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Old 12-04-2006, 12:30 PM   #11
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If it's corked you could use a little bit is "Chicken Vindaloo" or "Pork Vindaloo". Not much - wine and garlic are the definitive ingredients, originally.
However, you'd also need to add about 1 dozen hot chillies...
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Old 12-07-2006, 08:05 PM   #12
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I just found this thread, sorry I am a bit late.

But I don't understand. Why add something that has a off taste to a dish you want to taste pleasant?

Sounds like one is betting the remaining flavorful aspects in the wine will come out and the nasty flavors will be masked.

Sounds like risky business to me.

There is an adage among data crunchers that states 'garbage in, garbage out'.

The same goes, I believe, for cooking.

And yes, I am aware that the alcohol in wine is supposed to help release flavors from the food that just water will not. Particularly when it is used to deglaze a pan.

But why knowingly add a nasty flavor to any dish? Particularly when one can get a bottle of vin ordinaire very inexpensively.

Just my rant for the night. Take care.
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Old 12-07-2006, 08:21 PM   #13
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Corked wine is terrible - as the others have said - I wouldn't use it. If you're not sure what "corked" wine is like if you smell/taste something like an attic, a cellar/musty basement, acetone, or vinegar your wine is "corked".
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Old 12-07-2006, 08:55 PM   #14
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day old wine may be drinkable, certainly good for cooking stews, heavy tomato sauces etc. 2 day old wine may work for heavy stews, especially older tougher cuts. after that, consider making your own wine vinegars...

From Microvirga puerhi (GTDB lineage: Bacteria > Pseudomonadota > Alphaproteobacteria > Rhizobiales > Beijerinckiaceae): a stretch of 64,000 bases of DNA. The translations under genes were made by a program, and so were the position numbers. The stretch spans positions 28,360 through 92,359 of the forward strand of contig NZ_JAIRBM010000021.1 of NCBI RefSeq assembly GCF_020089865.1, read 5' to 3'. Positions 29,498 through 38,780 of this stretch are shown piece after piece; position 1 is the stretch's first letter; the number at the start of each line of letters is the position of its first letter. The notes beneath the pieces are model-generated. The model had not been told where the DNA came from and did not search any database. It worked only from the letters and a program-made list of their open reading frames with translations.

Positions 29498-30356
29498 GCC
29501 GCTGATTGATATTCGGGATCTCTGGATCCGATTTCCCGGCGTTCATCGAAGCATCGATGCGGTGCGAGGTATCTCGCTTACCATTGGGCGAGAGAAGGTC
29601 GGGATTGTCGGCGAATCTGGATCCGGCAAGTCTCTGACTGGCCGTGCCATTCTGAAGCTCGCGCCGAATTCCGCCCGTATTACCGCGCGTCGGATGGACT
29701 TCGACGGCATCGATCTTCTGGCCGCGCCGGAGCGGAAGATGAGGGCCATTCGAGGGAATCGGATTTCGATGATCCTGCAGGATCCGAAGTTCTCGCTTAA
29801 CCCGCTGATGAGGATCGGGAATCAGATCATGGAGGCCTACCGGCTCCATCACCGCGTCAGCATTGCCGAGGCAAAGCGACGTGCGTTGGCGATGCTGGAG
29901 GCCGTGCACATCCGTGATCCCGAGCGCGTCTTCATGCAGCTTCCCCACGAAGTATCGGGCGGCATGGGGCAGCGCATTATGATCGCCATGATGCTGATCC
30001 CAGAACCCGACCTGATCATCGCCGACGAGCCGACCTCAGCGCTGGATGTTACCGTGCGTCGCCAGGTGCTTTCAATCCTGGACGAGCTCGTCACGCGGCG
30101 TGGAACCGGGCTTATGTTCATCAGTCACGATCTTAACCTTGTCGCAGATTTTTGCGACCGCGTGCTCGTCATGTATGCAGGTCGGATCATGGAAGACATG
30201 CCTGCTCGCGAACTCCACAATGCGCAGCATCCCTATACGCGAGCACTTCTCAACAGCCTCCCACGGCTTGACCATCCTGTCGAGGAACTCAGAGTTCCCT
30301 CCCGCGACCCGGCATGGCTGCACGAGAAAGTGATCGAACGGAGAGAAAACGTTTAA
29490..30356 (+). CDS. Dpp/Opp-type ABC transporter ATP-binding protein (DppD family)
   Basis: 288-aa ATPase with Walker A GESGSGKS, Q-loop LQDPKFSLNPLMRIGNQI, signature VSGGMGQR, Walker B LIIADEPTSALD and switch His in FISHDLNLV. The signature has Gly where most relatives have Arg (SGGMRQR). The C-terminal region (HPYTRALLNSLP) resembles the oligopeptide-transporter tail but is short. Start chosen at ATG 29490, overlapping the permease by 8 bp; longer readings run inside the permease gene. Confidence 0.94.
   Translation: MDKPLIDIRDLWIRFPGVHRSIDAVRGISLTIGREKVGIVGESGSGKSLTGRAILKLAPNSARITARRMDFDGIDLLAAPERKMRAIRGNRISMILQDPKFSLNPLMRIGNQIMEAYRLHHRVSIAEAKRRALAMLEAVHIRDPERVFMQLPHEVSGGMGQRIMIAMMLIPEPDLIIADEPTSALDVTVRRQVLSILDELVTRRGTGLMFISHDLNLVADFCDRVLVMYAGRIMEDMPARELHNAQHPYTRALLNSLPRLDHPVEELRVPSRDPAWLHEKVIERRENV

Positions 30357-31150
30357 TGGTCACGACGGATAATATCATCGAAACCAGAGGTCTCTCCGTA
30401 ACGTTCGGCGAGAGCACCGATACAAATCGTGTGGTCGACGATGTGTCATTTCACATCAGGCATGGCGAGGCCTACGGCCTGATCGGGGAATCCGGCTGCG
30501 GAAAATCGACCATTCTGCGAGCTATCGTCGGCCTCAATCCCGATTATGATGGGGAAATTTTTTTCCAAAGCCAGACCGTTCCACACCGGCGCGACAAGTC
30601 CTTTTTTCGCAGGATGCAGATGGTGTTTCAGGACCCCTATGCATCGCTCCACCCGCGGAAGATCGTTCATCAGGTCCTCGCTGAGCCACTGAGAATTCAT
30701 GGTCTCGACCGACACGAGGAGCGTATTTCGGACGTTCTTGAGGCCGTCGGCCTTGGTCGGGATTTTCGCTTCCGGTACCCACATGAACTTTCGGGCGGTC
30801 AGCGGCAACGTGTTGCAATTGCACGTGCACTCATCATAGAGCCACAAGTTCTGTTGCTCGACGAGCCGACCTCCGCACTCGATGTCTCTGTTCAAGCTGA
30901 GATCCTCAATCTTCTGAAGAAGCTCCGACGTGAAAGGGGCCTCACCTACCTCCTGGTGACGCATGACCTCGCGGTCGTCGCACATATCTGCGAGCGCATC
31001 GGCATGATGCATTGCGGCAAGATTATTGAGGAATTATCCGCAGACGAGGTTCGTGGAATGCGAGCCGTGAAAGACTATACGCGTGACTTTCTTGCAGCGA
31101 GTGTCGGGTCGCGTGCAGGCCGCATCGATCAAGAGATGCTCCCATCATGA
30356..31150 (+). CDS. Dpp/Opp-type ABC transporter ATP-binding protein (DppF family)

day old wine also spices up well this time of year! cheers
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Old 12-07-2006, 09:06 PM   #15
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Quote:
Originally Posted by Robo410
day old wine may be drinkable, certainly good for cooking stews, heavy tomato sauces etc. 2 day old wine may work for heavy stews, especially older tougher cuts. after that, consider making your own wine vinegars...
day old wine also spices up well this time of year! cheers
I agree on the spices for day old wine!!!!! MMMMM - might be a good idea for right now! The issue was "corked" wine though - that's a whole different thing.
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Old 12-08-2006, 07:57 AM   #16
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Just an FYI for wine use in cooking. Our Johnson&Wales University uses boxed wines for their cooking. Boxed wine is a good solution since it is not exposed to air.
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Old 12-08-2006, 08:44 AM   #17
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Aunt Dot, I would disagree with your adage, "There is an adage among data crunchers that states 'garbage in, garbage out'. The same goes, I believe, for cooking."

One of the joys of cooking for me is taking something that is less than palatable and making it scrumcious. Whether it be leaftovers made into a pie or stew, or using the nasty bits to create wonderful tasty dishes, part of creative cooking is taking the yuk and making it yummy. (off milk can be used in bisuits, off wine can be used in a sourbratten, etc. (but yes, there are limits of reasonability no doubt.)
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Old 12-08-2006, 11:36 AM   #18
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Corked wine has, by definition, gone bad. Why would you use that for cooking?
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Old 12-08-2006, 11:52 AM   #19
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Quote:
Originally Posted by jennyema
Corked wine has, by definition, gone bad. Why would you use that for cooking?
In my opinion, the original poster was asking if he/she could use a leftover bottle of wine and may not have realized that "corked" has a VERY specific meaning in the wine world. Which is why I mentioned it in my post, and as now, several others have also.
That is how I interpreted the post, for what it may be worth.
BUT I just went back and re-read and maybe not--lives in a wine region, and talks about "oxidized" too. Maybe not just leftover wine.
Corked wine is BLECHHHH! Unuseable.
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Old 12-08-2006, 12:45 PM   #20
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Why would you have corked or oxidized wine. There are 5 restaurant size glasses or 3 my size pours in a bottle. If I was to put some into stew I would have to open a second to get us through dinner. But that's how we roll in Wisconsin especially in the winter. If I'm spending time, effort and money to make something, I'm not going to try and save $3-$5 worth of old wine. You should have finished the night before or go to the boxed wines.
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